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One of the oldest photographers shooting arrivals at the Costume Institute gala this year was surely Ron Galella, 83.
He doesn’t shoot paparazzo style anymore — he can’t, not with his cane and clunky orthopedic shoes. He was just stationed by the TV crews and waited for all the stars to promenade in front of him. “It’s easy shooting,” he says. “My favorites are Taylor Swift, Nicole Kidman. She’s going to be Grace Kelly, you know?”
The gala is the only event Galella works anymore, but he is not retired. This month, he’s publishing a new book, his 15th, again culling the old, by now familiar, images from his archives and categorized under a particular theme. New York is the subject of the latest one and it will be followed up with tomes tentatively titled “Sexy Fashion” and “Nudes.” You can guess what those are about.
Galella spends his day poring over his vast archives searching for some picture he overlooked, some gem buried in his contacts. “Mining the gold in my files,” as he says. He’s not another old guy reminiscing about his heyday — or not just. Nostalgia is a big business for him, the engine that keeps him living in the style of Tony Soprano, in a palatial home in a tony neighborhood of New Jersey — Montville, in his case. Interest in all his pictures from back when he was still the undefeated don of the paparazzi — of Jackie, Liz and Brando — keeps him in circulation in fine art galleries around the world. An 8-by-10 print might easily fetch $2,500, and he distributes scores of them to galleries daily.
“That’s where I make my money, really. It’s the gallery prints. The books are a good showcase, but I don’t make much money for them,” he says. “I’m reaping the benefits of a long career.”
Galella was speaking from the home he’s shared with his wife Betty for more than two decades. It is covered top to bottom in pictures — a Jackie over the fireplace, a Liz by the staircase, an Andy Warhol etched onto the back of a chair — and fistfuls of porcelain rabbits — his and Betty’s favorite animal. Boxes of film are scattered all over the place — “Mick Jagger Alone,” “Elvis Presley with others.” The negatives of his most famous pictures — “Windblown Jackie” and a shot of Galella in a football helmet trailing Marlon Brando — are also here, stored away in a safe.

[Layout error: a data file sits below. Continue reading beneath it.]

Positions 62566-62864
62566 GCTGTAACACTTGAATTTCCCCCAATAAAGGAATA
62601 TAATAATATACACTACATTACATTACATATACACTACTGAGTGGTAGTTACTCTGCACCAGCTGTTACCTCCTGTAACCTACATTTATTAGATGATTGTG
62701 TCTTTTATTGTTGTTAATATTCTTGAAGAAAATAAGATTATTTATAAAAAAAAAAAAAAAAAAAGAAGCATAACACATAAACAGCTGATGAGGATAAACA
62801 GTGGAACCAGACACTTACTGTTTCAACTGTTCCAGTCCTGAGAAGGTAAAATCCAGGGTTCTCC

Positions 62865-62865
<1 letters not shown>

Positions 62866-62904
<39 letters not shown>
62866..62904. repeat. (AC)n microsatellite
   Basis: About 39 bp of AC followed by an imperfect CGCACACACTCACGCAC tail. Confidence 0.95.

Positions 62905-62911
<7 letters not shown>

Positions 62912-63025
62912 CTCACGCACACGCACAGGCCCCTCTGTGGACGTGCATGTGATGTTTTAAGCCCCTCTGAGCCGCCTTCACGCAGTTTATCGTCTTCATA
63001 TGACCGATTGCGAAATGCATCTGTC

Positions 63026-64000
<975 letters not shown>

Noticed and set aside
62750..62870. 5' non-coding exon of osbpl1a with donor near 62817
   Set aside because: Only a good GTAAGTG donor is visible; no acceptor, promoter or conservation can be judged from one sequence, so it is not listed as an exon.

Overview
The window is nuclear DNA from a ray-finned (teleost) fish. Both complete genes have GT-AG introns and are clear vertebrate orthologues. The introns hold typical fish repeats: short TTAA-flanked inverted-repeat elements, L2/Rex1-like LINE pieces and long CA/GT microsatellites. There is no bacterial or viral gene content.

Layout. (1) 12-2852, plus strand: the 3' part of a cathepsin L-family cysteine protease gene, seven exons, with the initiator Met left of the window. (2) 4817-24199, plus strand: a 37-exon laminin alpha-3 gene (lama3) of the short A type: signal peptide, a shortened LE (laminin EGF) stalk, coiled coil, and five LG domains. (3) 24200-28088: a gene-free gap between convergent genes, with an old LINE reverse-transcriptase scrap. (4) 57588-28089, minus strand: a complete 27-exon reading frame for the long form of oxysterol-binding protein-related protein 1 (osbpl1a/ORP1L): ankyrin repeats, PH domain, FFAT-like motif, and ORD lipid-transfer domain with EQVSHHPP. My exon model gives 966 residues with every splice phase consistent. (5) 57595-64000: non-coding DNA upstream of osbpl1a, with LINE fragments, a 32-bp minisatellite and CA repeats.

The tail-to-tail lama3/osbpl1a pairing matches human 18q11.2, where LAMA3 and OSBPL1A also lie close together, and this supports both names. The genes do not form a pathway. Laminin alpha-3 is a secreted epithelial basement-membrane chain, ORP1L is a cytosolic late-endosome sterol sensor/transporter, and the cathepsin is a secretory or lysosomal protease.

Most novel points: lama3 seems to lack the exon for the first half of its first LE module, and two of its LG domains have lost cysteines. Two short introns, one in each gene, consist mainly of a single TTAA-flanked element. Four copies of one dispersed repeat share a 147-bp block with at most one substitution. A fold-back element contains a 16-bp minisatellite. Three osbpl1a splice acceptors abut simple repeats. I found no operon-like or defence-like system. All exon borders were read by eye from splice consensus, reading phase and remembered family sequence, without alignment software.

He’s on a couch, with all his books displayed in front of him, flipping through the pages of “New York,” the new book from Damiani and Row NYC that features images extending from 1968 to 1992, all the way from Warhol’s prime to his memorial service luncheon.
There’s Madonna and Sean Penn in 1986 walking into a restaurant. Galella recalls his nephew got into a fight with the actor.
“Madonna was yelling, ‘Stop, stop! Come in!’” he says. “Sean stopped, then turned around and socked [a paparazzo] in the nose. He didn’t pick on me because I’m bigger. Sean Penn is kinda puny.”
In those days, he drove to Manhattan from the Bronx, where he lived in his father’s basement, in a 1970 Pontiac Firebird, bright yellow and orange. “They always knew when I was coming,” he says.
There’s Warhol and Keith Haring at Tunnel in 1986.
“Andy liked me a lot, I think, because we liked the same celebrities and because I had the chutzpah and he was shy and he didn’t get the pictures I got,” he says. “We had the same social disease. We want to be everywhere and we want to cover everything.”
There’s Diane von Furstenberg in 1978 at Studio 54, all legs and high cheekbones.
“At the Met gala, she came up to me and kissed me,” he says. “She’s the only celebrity that came over and kissed me.”
It makes sense that von Furstenberg would be the only personality to appreciate him — she came of age in the public eye in a time before TMZ, Kim Kardashian and Instagram overshares, before image management was a key element of celebrity stagecraft.
“Today, the celebrities have changed. They’re more aware of the cameras,” Galella says, disappointed. “I like stars being themselves instead of posing where you get a phony expression. I keep my distance. I’m not an insider like Patrick McMullan. He gets all the stars posing together. I don’t like that style.”
He’ll still shoot the Costume Institute gala again next year, if only just to stay in practice. But nothing else. He has books to publish yet, one a year if he keeps up his pace. “I have no time,” he says. “I’m 83.”